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Prioritizing your marketing time and resources can be a daunting task. Having previously discussed five marketing time wasters that startups should avoid, it seems wise to examine five marketing priorities you should consider as you put together a plan.priorities1

In general, your marketing efforts have two goals: reach potential customers and help them find you. If you can successfully navigate the following marketing deliverables, you’ll be well on your way to providing a strong foundation for your company. Stop me if they sound familiar.

Validate market need assumptions – You probably know how critical this is to your company’s survival, but it’s just as critical to your marketing plan. Conduct interviews with potential customers to ensure you’re on the right path about the problem or need they have – and whether your product will address it.

The needs you believe to exist may not match the market’s reality. Going blindly with gut instinct in your marketing can be costly. Going blindly with your gut in your business can be catastrophic.

Define and deliver your first working version of the product – Get a product that has value, that people will pay for and (most importantly) that will allow you to collect feedback from early adopters as soon as possible. The objective here is to avoid large investments of time and resources that take a product down the wrong path.

Marketing and research are two sides of the same coin. And if you’re lucky (and have made wise decisions as you have put together your first version), you’ll be able to begin building buzz even as you hone the product and add features.

Validate pricing and business model – There are three key guides to keep in mind when establishing a starting point price: competition, product margins and customer value. Each provides valuable data, but for startups the focus should be on value. Spend the time necessary to clearly understand the value of meeting your customer’s market need. Pricing with this value as a foundation will optimize your returns as a company.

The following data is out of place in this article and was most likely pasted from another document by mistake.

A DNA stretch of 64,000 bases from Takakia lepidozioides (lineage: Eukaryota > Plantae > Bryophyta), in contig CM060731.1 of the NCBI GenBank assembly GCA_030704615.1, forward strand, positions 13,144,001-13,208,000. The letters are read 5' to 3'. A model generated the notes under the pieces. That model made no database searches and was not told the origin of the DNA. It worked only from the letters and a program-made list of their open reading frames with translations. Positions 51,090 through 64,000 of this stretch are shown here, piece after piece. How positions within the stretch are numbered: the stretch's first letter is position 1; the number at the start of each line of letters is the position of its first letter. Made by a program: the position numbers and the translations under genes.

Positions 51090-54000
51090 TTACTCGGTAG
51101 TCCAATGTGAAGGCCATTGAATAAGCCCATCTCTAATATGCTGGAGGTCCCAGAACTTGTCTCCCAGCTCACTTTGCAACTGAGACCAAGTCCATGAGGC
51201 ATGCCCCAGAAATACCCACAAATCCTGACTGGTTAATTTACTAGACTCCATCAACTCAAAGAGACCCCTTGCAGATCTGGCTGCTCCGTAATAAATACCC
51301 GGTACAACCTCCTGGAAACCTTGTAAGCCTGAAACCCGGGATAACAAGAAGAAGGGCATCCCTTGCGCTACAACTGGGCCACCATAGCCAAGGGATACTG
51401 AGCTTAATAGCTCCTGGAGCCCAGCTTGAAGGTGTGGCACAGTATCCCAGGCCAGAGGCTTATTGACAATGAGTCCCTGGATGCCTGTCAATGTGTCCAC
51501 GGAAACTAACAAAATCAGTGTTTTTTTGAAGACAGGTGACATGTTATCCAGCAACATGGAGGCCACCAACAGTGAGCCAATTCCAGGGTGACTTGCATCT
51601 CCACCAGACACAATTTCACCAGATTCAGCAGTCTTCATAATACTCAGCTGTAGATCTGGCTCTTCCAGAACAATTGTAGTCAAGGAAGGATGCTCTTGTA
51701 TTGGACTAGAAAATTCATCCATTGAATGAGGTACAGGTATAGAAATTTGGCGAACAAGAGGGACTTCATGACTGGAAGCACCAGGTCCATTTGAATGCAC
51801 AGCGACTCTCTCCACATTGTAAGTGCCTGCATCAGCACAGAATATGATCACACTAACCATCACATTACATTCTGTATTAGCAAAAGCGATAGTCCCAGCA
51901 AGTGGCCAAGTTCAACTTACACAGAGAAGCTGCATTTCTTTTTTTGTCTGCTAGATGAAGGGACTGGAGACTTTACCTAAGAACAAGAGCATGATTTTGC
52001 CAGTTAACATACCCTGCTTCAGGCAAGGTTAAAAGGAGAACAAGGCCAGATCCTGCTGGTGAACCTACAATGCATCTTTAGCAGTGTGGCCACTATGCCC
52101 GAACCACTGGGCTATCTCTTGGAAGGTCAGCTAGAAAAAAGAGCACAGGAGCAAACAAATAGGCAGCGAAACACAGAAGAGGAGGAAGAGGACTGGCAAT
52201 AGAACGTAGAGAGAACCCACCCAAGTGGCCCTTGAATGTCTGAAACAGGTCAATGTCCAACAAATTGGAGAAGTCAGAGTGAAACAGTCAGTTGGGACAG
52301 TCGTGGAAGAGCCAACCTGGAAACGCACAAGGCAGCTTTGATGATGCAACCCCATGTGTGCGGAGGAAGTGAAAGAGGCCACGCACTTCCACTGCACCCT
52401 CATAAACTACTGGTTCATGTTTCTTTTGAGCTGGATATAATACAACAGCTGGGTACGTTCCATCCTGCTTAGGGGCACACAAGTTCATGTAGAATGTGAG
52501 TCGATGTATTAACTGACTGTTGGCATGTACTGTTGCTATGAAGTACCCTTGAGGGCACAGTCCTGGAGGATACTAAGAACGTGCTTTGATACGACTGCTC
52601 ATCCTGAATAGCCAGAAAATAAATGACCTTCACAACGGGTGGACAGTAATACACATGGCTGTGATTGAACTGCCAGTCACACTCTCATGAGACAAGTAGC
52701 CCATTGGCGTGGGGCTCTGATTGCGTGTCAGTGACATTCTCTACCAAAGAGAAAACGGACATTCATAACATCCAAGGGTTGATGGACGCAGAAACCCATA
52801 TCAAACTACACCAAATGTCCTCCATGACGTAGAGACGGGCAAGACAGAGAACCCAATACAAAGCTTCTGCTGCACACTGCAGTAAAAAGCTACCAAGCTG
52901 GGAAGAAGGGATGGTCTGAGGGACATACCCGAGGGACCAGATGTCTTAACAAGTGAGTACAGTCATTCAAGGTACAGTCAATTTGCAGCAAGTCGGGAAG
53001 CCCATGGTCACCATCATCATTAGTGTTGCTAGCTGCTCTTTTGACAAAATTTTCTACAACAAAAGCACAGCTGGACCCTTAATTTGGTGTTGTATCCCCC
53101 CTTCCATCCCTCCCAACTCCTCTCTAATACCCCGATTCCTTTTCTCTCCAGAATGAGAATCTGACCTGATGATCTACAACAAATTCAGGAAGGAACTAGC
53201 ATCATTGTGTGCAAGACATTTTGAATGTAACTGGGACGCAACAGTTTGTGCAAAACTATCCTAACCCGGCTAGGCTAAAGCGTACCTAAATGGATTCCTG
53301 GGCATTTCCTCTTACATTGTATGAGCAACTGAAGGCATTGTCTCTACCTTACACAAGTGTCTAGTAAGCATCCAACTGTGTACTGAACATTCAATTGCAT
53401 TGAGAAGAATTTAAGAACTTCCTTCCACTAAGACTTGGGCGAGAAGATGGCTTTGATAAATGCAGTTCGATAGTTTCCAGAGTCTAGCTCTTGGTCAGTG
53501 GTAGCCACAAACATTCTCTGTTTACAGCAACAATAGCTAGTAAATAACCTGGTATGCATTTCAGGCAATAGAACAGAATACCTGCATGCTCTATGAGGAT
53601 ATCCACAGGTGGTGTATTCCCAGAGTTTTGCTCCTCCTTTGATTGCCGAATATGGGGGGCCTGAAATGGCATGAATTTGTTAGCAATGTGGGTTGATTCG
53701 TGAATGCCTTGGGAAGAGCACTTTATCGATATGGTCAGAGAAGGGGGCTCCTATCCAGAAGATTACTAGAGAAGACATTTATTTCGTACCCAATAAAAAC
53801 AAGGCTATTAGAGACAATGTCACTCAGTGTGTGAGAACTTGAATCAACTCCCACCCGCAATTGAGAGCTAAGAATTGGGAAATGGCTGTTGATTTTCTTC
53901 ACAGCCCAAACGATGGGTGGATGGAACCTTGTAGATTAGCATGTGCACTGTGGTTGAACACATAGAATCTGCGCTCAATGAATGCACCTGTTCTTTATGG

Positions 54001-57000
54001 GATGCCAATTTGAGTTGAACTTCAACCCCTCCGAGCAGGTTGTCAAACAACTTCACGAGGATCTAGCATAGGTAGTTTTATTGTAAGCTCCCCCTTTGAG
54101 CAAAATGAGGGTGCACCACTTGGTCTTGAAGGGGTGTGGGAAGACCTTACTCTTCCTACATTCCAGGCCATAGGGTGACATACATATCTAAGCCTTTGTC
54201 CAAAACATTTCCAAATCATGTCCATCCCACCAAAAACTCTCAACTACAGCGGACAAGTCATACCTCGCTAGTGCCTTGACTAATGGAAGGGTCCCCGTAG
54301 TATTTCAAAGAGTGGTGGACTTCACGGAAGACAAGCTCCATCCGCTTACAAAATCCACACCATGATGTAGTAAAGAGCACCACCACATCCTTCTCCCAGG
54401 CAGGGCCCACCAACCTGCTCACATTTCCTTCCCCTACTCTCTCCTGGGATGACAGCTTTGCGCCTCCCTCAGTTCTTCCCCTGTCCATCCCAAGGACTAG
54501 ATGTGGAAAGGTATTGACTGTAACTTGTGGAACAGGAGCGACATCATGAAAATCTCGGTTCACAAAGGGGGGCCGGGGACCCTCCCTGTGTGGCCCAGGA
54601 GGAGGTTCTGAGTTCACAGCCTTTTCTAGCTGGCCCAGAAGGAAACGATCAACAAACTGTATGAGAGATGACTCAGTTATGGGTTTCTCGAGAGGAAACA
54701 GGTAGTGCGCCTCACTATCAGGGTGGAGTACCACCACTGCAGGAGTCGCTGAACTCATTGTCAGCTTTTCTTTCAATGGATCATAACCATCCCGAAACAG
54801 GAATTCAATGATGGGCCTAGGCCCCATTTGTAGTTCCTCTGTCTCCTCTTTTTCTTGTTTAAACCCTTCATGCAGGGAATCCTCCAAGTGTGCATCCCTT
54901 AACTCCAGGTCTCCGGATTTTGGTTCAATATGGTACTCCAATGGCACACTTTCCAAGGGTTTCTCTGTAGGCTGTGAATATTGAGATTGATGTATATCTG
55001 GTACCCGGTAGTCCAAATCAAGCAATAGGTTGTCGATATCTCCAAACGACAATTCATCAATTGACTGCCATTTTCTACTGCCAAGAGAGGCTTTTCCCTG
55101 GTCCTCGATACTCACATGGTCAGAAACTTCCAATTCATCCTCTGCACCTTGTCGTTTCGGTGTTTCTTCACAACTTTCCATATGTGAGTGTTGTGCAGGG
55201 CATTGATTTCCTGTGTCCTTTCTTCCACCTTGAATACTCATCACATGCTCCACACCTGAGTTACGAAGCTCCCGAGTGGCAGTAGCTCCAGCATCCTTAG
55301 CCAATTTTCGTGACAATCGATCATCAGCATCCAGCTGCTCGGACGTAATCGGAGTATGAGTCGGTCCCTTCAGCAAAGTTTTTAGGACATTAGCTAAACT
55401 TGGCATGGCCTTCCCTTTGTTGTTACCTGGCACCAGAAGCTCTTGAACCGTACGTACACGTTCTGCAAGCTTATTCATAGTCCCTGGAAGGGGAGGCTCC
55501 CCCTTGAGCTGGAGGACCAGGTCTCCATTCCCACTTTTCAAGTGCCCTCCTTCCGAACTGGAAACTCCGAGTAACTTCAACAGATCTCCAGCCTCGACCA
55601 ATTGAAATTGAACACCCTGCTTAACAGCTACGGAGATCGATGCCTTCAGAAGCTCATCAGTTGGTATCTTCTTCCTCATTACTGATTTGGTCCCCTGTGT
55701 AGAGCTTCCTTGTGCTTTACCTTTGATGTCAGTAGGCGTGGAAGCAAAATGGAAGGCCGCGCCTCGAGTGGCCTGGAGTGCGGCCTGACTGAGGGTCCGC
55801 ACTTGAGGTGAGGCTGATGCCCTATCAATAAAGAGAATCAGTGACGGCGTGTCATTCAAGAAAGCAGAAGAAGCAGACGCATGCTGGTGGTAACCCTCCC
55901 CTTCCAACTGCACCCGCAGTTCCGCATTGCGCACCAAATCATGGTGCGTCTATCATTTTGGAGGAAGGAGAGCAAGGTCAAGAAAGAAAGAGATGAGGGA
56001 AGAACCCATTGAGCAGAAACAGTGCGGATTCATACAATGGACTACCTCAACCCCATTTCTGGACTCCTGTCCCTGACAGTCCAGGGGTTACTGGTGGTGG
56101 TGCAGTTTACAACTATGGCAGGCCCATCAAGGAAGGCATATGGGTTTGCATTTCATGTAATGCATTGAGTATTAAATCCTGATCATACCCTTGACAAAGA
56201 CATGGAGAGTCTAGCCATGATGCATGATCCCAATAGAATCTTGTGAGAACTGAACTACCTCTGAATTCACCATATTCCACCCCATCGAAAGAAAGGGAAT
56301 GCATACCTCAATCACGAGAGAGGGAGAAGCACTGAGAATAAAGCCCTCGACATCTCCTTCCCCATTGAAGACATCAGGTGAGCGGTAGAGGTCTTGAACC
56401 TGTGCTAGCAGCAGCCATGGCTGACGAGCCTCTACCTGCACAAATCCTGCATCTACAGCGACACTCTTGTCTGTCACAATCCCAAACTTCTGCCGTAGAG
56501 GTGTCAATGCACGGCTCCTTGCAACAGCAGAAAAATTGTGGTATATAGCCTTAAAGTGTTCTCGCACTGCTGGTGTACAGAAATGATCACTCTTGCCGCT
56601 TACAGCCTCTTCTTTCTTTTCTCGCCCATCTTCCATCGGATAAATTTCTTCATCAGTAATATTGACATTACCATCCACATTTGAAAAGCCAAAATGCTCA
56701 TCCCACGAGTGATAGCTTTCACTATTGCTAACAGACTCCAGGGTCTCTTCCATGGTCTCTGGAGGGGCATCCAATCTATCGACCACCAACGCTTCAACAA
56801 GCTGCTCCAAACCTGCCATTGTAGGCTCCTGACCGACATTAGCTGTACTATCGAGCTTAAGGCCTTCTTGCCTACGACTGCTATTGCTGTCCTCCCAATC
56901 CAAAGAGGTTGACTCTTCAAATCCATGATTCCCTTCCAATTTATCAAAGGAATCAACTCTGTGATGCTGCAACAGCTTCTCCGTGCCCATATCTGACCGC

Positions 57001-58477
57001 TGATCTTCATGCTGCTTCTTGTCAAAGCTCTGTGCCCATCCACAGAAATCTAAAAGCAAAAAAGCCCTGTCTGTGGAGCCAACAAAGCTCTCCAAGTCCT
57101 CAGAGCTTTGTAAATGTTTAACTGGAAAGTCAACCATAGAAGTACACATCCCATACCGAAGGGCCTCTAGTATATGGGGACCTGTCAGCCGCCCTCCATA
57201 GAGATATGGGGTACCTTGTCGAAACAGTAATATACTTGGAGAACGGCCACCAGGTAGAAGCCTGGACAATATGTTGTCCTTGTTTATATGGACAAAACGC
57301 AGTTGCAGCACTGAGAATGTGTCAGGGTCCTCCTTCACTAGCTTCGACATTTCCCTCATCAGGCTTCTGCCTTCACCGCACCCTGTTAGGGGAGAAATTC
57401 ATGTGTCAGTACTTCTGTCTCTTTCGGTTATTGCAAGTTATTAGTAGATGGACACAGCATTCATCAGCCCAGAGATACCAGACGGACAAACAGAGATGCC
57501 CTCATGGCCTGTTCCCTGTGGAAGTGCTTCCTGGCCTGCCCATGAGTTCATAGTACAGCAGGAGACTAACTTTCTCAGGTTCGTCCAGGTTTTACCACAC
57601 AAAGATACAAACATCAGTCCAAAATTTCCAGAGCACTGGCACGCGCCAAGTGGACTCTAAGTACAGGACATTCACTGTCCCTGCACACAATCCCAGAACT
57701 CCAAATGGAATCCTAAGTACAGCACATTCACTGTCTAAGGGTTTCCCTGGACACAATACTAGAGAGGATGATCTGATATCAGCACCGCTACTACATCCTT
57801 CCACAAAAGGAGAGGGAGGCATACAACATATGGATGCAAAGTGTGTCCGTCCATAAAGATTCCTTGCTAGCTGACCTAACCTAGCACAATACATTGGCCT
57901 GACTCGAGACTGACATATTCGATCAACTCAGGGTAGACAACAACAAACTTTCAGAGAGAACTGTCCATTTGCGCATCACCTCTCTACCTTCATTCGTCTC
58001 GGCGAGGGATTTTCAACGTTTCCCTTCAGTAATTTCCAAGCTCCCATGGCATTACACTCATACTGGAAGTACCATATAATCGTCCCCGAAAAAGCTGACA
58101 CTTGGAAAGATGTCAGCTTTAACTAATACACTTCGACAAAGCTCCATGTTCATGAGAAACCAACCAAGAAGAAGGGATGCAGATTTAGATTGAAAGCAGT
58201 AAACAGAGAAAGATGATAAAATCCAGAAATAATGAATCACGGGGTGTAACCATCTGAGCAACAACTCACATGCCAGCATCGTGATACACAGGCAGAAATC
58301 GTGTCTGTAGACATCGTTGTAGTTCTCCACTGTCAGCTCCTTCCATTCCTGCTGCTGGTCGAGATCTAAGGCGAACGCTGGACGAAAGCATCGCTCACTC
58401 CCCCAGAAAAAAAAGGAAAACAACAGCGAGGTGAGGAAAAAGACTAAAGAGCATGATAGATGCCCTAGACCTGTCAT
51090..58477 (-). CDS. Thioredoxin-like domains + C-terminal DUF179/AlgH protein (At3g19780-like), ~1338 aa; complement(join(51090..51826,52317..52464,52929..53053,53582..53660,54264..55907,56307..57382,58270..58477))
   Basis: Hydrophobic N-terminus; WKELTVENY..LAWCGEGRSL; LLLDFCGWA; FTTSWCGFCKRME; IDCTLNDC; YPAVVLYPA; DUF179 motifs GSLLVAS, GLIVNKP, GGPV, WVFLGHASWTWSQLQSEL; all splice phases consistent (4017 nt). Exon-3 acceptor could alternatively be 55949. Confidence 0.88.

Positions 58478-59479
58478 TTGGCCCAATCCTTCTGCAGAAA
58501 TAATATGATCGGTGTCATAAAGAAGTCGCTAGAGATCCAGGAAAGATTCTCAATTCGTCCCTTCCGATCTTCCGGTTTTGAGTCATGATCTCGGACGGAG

For startups in a new market, customers aren’t necessarily looking for a bargain as much as meeting a need, but they will not pay more than they perceive it to be worth. Ensure your price is the right one before you begin to focus on marketing. If it’s not, it won’t matter how good your marketing is.

Establish a strong web marketing presence – The best marketing is no substitute for having your ideal customers seeking you. To prepare for this, you need a content rich website. (As an added bonus, Web marketing is the most cost effective medium for interacting with prospects.) Also, start a corporate blog and establish a Twitter account. Use them to keep interested parties up to date with what you’re working on and any new features you have released.

Your website is the face of the company and your blog is its voice. Communicate clearly and make a good impression. Regular communication with high value content costs next to nothing – but as a marketing tool, its returns will astound you.

Put the tools in place to track key marketing metrics – It’s critical, of course, to ensure that your marketing is working. Develop measurements for your efforts, with a particular focus on web analytics and lead tracking. Know who’s coming to your Web site, how they found you and where they spend their time. And ensure you are able to track your leads pipeline, conversion rates and marketing touch points (i.e. first touch, last touch and marketing interactions).

Without these basic tools, you will never know what’s succeeding and what’s failing, which can be a quick way to deplete your marketing budget.

As you can see, the key points of startup marketing aren’t all that different from the key points of launching a successful startup. By sticking with the fundamentals, you’ll be able to preserve your company’s capital and lay a foundation for future success – in both your promotional and business goals.

Image by Redvers via Flickr.

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